With grace, humanity, and humor, Katharine Noel examines the complex, delicate connections between parents and children, spouses, and siblings. Meantime is a heartfelt, insightful novel of how individuals shape and reshape their families– both given and chosen–while discovering their truest sense of self.
In this narrative poem, Kirby the sneaky, dog-genius steals the hole Arlo dug in the yard and the social order begins to break down. Kirby faces grave, injurious peril in restoring cosmic harmony. In rhyming couplets he reflects on the hole’s eerie influence, he contemplates spider webs, Newton, The Old West, Scottish history, Templars, the Roundtable Knights, the existence of dragons, and the nature of time, itself. This nimbly written, playful poem will delight children of all ages even the adult ones.
Washed ashore after escaping Treasure Island, young Jim Hawkins and his companion Natty find themselves stranded on the Gulf Coast of Texas. Their ship, the Nightingale, has been destroyed, and besides one other crew member, they are the only survivors. Before they can even grasp the full scope of their predicament, they realize they are not alone on the beach. When a band of Native Americans approaches the shore in a threatening fury, they brutally kill Jim and Natty’s last shipmate, rob their dead crew, and take the two desperate survivors hostage.
Suddenly, Jim and Natty are thrust into an adventure that takes them all across the unruly American South. Starting with a desperate escape from a violent chief who obsessively keeps close on their trail, they join up with a troupe of entertainers who take them to a thriving and dangerous New Orleans, and seek the closest port so they can set sail for home once again.
In magnificent, free-wheeling prose and in a high-flying style, Andrew Motion has spun a fantastic yarn that will win the hearts of adventure lovers everywhere.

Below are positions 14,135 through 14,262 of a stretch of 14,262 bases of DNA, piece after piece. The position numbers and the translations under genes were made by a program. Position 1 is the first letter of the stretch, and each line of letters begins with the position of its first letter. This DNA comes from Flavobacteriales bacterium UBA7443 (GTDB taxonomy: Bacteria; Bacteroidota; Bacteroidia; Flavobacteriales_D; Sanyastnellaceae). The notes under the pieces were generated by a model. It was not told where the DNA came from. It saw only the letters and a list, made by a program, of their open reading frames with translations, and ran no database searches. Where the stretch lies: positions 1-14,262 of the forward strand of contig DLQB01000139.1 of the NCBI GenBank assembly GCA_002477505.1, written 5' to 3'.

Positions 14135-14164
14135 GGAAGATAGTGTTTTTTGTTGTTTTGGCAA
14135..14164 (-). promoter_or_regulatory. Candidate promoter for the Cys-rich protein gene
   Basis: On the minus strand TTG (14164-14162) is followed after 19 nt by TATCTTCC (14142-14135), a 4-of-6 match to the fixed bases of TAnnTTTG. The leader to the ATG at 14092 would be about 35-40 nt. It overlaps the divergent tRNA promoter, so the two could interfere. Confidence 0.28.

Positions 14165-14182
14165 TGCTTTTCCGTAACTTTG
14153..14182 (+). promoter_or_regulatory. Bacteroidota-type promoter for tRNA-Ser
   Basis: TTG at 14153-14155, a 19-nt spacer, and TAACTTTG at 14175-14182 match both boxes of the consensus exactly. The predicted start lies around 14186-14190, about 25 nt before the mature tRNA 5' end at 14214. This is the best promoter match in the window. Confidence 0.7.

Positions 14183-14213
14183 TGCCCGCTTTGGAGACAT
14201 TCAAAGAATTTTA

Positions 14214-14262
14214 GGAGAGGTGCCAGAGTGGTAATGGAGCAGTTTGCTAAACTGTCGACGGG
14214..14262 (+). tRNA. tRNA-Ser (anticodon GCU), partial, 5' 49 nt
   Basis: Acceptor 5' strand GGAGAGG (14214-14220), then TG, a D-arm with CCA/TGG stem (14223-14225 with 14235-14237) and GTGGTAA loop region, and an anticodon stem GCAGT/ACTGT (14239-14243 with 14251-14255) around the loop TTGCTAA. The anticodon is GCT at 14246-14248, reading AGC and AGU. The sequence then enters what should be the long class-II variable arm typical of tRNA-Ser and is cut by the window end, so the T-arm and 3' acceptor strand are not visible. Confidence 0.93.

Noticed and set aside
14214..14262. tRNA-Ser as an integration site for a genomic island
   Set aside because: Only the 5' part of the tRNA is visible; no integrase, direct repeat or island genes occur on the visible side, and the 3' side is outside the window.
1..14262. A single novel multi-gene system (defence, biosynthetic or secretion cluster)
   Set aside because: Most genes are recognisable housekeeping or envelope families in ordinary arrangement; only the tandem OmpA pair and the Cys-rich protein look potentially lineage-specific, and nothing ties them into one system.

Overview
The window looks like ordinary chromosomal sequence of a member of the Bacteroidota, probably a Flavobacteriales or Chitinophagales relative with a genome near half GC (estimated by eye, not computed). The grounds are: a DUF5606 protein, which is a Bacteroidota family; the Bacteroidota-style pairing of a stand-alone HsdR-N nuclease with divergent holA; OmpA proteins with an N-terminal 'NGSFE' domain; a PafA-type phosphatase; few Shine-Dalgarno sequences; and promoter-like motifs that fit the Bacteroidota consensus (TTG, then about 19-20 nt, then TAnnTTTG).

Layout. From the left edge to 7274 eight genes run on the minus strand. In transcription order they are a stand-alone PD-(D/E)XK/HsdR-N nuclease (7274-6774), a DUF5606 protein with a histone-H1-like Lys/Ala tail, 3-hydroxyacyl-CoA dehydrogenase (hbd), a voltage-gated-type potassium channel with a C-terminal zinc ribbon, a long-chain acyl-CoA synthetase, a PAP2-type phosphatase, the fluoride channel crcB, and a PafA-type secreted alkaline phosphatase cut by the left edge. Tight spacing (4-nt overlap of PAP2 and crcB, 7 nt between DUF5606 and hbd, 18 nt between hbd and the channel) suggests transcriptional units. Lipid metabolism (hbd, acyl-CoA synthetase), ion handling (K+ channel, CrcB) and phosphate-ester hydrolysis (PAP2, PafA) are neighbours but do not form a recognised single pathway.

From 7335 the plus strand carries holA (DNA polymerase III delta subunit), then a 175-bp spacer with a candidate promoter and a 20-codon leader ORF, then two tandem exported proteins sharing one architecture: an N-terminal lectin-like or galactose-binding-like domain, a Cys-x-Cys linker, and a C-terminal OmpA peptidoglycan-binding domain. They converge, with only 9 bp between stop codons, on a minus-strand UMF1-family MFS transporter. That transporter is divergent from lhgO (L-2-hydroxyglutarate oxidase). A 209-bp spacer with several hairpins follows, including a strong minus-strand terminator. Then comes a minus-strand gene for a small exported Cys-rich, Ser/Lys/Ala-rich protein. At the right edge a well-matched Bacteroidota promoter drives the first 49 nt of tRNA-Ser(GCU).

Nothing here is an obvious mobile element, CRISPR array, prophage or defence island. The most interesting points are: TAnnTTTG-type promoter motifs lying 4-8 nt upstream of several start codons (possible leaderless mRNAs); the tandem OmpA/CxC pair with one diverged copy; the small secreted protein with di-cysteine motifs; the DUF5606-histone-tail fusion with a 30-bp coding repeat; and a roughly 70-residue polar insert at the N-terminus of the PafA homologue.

“Only a few poets transcend the history of taste to participate in the history of art – and only in a handful of poems. Salter has been struck by lightning more than once.” So wrote the critic James Longenbach, and in It’s Hard to Say, which is Salter’s first UK Selected, one can see the proof of Longenbach’s statement. It’s Hard to Say gathers poems from each of Salter’s seven previous collections – Henry Purcell in Japan, Unfinished Painting, Sunday Skaters, A Kiss in Space, Open Shutters, A Phone Call to the Future, and Nothing by Design – and the accomplishment of this fine poet is on display at every point, in poems that are unfailingly well-made, and which move from the touching to the angry, from the humorous to the entirely serious, from the domestic to the universal.
Dogs are getting lawyers. Cats are getting kidney transplants. Could they one day be fellow citizens?
Cats and dogs were once wild animals. Today, they are family members and surrogate children. A little over a century ago, pets didn’t warrant the meager legal status of property. Now, they have more rights and protections than any other animal in the country. Some say they’re even on the verge of becoming legal persons.
How did we get here—and what happens next?